Lead Review (The London Bookshop Affair)

  • Book: The London Bookshop Affair
  • Location: London
  • Author: Louise Fein

Review Author: Tina Hartas

Location

Content

The London Bookshop Affair by Louise Fein, a novel of the Cold War set in London.

A novel of the Cold War set in LONDON

I very much enjoyed the author’s novel People Like Us (also confusingly titled Daughter of the Reich) and it still lingers in my consciousness, both for the gifted storytelling and the impeccable writing style.

Here the author looks at the burgeoning Cold War, specifically 1962 when the Cuban Missile Crisis was developing.

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A novel of the Cold War set in LONDONCelia is a teenager, still living with her parents, who both seem perhaps a little diffident and distant but it is her home, it is what she knows.  She discovers a reference to Anya Moreau (via her sassy friend Daphne) and something about her newly gleaned information piques her interest and like a dog with a bone, she starts to drill down to the truth. As a result of her digging, she discovers a huge secret within the heart of her family.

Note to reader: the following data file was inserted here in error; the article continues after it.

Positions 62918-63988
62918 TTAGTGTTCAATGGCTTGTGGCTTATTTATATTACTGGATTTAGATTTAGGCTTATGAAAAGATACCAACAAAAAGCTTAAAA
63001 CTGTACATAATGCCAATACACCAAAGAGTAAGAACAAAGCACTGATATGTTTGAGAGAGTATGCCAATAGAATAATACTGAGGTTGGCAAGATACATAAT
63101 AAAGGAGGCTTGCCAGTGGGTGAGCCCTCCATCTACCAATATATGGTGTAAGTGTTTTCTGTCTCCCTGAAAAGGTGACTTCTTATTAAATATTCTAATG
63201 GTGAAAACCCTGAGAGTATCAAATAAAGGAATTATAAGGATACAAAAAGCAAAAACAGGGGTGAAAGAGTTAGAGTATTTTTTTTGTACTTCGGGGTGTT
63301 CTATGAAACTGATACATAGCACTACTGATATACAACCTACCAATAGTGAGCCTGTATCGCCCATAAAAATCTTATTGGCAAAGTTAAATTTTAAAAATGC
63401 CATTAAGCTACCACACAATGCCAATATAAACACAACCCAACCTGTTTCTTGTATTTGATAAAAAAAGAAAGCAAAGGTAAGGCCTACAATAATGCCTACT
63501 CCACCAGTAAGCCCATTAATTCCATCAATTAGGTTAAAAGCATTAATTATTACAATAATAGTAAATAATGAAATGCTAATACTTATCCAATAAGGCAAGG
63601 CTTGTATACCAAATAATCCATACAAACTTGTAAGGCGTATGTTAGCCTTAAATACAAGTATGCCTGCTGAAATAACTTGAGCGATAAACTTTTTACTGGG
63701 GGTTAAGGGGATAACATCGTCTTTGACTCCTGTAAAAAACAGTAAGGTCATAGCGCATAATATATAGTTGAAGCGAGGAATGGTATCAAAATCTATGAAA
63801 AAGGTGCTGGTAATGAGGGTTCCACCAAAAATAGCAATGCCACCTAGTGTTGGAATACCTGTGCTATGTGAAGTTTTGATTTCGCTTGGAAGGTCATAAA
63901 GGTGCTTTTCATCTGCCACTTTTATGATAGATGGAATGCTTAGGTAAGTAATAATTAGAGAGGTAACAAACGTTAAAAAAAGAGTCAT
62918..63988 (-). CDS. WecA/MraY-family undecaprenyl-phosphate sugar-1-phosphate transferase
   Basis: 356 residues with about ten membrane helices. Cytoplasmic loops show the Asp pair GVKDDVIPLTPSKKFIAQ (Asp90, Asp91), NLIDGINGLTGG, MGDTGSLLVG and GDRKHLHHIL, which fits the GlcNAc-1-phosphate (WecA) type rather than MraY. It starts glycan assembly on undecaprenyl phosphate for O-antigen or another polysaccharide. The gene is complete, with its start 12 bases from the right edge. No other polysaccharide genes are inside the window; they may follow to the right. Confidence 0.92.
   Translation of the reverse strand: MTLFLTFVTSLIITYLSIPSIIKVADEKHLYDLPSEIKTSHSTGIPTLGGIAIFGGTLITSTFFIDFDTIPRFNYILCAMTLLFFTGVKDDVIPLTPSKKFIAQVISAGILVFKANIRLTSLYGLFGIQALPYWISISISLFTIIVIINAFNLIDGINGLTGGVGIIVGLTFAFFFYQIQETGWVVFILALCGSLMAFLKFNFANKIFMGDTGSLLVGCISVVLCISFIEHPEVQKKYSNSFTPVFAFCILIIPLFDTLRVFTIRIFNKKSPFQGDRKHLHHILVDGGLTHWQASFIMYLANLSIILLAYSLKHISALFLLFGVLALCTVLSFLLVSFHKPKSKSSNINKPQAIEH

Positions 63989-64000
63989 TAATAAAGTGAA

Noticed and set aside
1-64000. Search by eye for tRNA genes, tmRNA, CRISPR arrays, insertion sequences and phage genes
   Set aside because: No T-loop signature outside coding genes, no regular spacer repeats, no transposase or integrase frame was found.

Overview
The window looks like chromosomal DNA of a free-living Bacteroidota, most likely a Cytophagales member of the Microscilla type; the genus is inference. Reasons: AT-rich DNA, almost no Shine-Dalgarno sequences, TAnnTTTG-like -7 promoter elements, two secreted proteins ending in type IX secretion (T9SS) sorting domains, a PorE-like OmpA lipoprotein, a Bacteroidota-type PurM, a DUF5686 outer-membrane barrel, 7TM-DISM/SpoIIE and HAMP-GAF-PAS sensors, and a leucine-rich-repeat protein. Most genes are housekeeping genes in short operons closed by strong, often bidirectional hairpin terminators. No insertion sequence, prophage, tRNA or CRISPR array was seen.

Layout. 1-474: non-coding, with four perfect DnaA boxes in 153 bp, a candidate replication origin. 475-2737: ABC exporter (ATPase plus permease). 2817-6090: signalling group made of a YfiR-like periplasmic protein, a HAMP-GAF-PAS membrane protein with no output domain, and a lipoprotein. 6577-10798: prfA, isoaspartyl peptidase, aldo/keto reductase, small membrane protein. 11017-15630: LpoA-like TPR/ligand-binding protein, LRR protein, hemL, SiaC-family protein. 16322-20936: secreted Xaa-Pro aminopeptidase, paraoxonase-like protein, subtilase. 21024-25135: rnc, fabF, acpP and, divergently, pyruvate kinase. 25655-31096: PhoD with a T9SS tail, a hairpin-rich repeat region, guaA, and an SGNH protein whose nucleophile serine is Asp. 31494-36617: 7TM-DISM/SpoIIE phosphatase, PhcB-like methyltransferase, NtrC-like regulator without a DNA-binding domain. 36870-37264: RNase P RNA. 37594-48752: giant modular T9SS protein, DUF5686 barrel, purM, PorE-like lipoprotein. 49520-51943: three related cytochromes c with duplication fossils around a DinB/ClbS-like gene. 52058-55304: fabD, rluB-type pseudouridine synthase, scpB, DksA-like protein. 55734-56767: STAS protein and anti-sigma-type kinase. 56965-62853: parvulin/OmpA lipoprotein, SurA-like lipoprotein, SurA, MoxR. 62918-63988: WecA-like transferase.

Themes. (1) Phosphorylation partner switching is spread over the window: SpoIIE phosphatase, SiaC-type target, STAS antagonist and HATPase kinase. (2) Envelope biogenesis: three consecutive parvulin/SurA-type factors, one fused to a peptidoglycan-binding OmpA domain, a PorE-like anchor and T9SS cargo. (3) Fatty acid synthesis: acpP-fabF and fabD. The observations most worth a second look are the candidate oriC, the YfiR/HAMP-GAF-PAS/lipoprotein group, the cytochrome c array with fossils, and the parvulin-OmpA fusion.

She is also working in a bookshop, the ownership changes hands and she is taken on by an American woman, who seems friendly but singularly disinterested in the affairs of bookselling, which she leaves in Celia’s competent hands. After a while Celia finds herself courted by Septimus Nelson, who is attached to the American Embassy.

But given the times, nothing is what it seems and plenty of people have things to hide.

This is an engrossing and well told story, where the author captures the tension and drama of the era with nuance and authority. The pace rolls along as the author builds her story. When a showdown in the bookshop ensues, I felt that that episode took inspiration from the Famous Five and became a little preposterous, as Celia shows her kickass side – which was out of keeping with the rest of the steady and well-crafted narrative. Then, once the story settled again, the author resumed with her measured and involving storytelling. I really enjoyed this overall and recommend it.

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